By Dave Andrusko
Editor’s note. This ran in the August 2007 National Right to Life News and is today’s edition of our year-long “Roe at 40” series where we are bringing you some of the best articles that have appeared in NRL News going back to 1973! This story concerns a contentious PBS program where the pro-life researcher is mauled and the pro-abortion representative treated with kid gloves. But for all that, there’s good stuff here, a reminder that we need to take advantage of every opportunity to get the truth out, even when the host/hostess will not give us a fair shake.
On July 20, PBS’s weekly news program, NOW, examined the controversy over whether women can and do suffer serious emotional distress in the aftermath of an abortion. The PBS web page provided hyperlinks to almost as many sources that affirmed that conclusion as those which did not, leading the unwary viewer to suspect the program itself might be half-way balanced.
Such was not the case. With barely concealed hostility, NOW’s Maria Hinojosa, the on-camera presence, all but got in the face of anyone who suggested there really is science to buttress the assertion that a percentage of women probably at least 10%-20% suffer severe mental and emotional problems after their abortions. [Editor’s note. More recent research suggests the figure is closer to 30%.]
In many ways, the program was a condensed version of a cover story that appeared in the January 21, 2007, issue of the New York Times Magazine. Written by Emily Bazelton, “Is There a Post-Abortion Syndrome?” offered a circuitous voyage around the recent and rapidly accumulating scientific evidence that clearly shows the negative psychological consequences of abortion on women.
The article and the PBS program had something else in common: Prof. Priscilla Coleman. By agreeing to talk to each, Dr. Coleman, an expert in this field, walked into the lion’s den, not once, but twice.
Hinojosa and Bazelton simply ignored the many articles Coleman provided to them with evidence establishing the connection between abortion and a host of post-abortion emotional and relational difficulties that had been published in peer-reviewed journals. In both instances, the emphasis was on the work of people Hinojosa and Bazelton obviously felt could be caricatured, rather than on the science or the loving assistance offered to deeply depressed women who are trying to put their lives back together.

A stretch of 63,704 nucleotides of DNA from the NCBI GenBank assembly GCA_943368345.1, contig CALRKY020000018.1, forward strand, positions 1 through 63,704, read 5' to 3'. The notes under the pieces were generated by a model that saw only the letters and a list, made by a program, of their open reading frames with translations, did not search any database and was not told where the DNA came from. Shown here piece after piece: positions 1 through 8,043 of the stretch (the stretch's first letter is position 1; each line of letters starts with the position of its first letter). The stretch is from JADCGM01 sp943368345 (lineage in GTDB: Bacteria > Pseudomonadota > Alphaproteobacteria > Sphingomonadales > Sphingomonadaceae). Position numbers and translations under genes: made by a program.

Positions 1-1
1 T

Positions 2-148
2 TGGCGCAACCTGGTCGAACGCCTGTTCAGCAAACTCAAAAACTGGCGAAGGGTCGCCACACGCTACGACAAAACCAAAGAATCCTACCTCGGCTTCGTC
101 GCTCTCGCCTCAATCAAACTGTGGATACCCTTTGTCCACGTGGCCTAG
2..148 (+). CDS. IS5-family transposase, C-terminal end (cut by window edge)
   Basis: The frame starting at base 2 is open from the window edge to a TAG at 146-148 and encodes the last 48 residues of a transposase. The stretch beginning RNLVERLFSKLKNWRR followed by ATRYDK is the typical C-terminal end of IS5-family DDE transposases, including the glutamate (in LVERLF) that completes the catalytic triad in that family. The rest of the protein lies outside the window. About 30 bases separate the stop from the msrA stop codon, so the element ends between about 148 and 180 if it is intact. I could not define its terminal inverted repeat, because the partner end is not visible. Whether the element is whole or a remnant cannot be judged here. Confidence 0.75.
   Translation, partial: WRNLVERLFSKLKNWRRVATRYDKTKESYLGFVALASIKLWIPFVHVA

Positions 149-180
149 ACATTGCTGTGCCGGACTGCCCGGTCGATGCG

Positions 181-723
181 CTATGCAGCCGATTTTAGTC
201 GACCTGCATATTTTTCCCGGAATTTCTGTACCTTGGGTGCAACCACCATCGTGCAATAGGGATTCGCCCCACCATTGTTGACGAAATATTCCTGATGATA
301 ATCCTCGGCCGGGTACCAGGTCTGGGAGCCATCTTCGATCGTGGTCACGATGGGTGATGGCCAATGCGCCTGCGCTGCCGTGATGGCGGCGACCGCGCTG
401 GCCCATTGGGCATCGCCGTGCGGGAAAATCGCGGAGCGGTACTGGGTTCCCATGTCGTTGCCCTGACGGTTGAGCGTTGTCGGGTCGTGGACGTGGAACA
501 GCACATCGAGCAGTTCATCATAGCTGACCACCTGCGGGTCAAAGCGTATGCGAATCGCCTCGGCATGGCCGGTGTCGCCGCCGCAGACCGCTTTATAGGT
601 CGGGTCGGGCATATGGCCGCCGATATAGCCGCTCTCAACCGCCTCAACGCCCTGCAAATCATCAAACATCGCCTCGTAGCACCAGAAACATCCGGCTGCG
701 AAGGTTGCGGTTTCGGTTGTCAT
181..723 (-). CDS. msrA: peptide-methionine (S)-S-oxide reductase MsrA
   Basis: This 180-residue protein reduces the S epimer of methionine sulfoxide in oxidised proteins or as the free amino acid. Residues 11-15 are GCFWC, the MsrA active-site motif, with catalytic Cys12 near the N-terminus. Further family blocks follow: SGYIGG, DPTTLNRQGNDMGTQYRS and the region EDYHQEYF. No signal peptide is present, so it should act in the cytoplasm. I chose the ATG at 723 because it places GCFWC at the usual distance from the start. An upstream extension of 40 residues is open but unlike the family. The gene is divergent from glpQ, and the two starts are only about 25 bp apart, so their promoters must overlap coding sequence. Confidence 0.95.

The NOW program was even more blatant than the New York Times Magazine piece. The notion that pro-lifers care not a twit about women’s mental and physical health was not a vague subtext. It was flatly asserted.
In that vein, Hinojosa told her audience (in almost conspiratorial tones) that pro-lifers have adopted a “new strategy” that focuses on abortion’s damage to women. It’s bad enough that this “seismic shift” is financed by “millions” of dollars invested by pro-lifers in a “multifaceted strategy.” Worse yet, according to an indignant Hinojosa, is that pro-lifers have co-opted the language of the “women’s rights movement,” conjured up dubious pseudo-science, and portrayed women as victims.
Hinojosa bristled when interviewing Prof. Coleman. All the viewer can know is what he or she sees aired. But in the 95% of the interview left on the cutting room floor, it’s not hard to imagine that there were a number of observations that backed up Coleman’s evidence that women do suffer grievously from their abortions.
The evidence not presented would have included the 14 studies that Coleman has co-authored since 2002 that have been published in peer-reviewed journals. When taken in conjunction with the work of David Fergusson (a self-described “pro-choicer”) and Anne Nordal Broen, this research has reversed many of the methodological problems that plagued earlier work.
But had this been included, the viewer would have been presented with hard science to balance the e-mails Hinojosa says the program received from leading “independent” experts claimed to found methodological problems galore in all the studies that have shown how poorly women fare under the regime of abortion on demand.
While Dr. Coleman was being interrogated, the utterances of Dr. Nada Stotland were treated with kid gloves. Stotland, the incoming president of the American Psychiatric Association, did not go quite as far as she did in a letter to the editor to the New York Times where she wrote that “anti-abortion activists have even made up a mental disease: ‘abortion trauma syndrome.'” (Did Stotland make up a mental disease? I’ve heard of post-abortion trauma and post-abortion syndrome, but never “abortion trauma syndrome.”) But she came close.
Not once did Hinojosa challenge a declaration by Stotland, many of which were ad hominem attacks.
But there was one unintended positive consequence of “Post-Abortion Politics.” It occurred near the end of a segment that dealt with the many pro-life bills that were introduced in the Texas legislature last session.
The focus was on legislation that would require abortionists who use ultrasounds to make it optional for a pregnant woman to see her unborn child. The proposed law passed in one house but failed in the other. [It subsequently passed!]
Laurie Felker Jones is deputy political director for NARAL’s Texas affiliate. She is shown on camera talking with her happy cohorts.
But Hinojosa puts it all in perspective. She intones, “They know it’s only a temporary victory.”
“You see how this is,” Felker Jones says in a weary voice. “Every session we’re never safe. They keep coming back and doing this, over and over.”